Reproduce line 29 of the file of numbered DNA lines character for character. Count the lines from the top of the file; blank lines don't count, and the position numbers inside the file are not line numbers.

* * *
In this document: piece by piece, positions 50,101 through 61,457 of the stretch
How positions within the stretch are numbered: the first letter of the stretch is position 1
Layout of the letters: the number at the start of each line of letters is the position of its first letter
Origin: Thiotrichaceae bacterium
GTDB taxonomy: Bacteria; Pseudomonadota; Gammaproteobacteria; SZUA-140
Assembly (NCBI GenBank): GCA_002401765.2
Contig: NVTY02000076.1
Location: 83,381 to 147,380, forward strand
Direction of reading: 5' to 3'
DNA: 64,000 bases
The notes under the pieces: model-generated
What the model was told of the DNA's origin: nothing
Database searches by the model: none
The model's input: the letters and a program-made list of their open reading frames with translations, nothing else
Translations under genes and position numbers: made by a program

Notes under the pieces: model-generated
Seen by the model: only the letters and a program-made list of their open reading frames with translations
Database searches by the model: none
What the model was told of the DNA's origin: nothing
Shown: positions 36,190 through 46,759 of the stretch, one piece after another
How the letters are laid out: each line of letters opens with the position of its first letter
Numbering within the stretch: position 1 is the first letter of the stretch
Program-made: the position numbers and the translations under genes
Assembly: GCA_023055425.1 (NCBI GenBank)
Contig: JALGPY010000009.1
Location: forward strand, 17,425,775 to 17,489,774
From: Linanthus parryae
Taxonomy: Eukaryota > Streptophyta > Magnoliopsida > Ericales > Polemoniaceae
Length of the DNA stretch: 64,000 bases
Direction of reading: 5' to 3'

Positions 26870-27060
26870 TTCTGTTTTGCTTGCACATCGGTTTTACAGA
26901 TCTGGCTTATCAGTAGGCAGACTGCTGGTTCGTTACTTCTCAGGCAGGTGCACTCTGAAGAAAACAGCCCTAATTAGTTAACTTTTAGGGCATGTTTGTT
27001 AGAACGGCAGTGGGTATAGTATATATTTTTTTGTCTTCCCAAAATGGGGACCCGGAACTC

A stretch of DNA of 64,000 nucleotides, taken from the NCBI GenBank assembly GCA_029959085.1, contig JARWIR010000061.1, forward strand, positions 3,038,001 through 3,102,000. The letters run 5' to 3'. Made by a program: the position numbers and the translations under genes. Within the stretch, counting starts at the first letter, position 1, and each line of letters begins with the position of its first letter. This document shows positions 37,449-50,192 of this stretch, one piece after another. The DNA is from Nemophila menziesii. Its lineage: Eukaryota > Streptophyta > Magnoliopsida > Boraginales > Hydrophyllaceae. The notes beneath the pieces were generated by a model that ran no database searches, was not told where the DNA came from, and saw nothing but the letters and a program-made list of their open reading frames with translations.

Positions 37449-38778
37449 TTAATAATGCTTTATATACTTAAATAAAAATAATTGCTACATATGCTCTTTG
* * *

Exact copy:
Length of the DNA stretch: 64,000 bases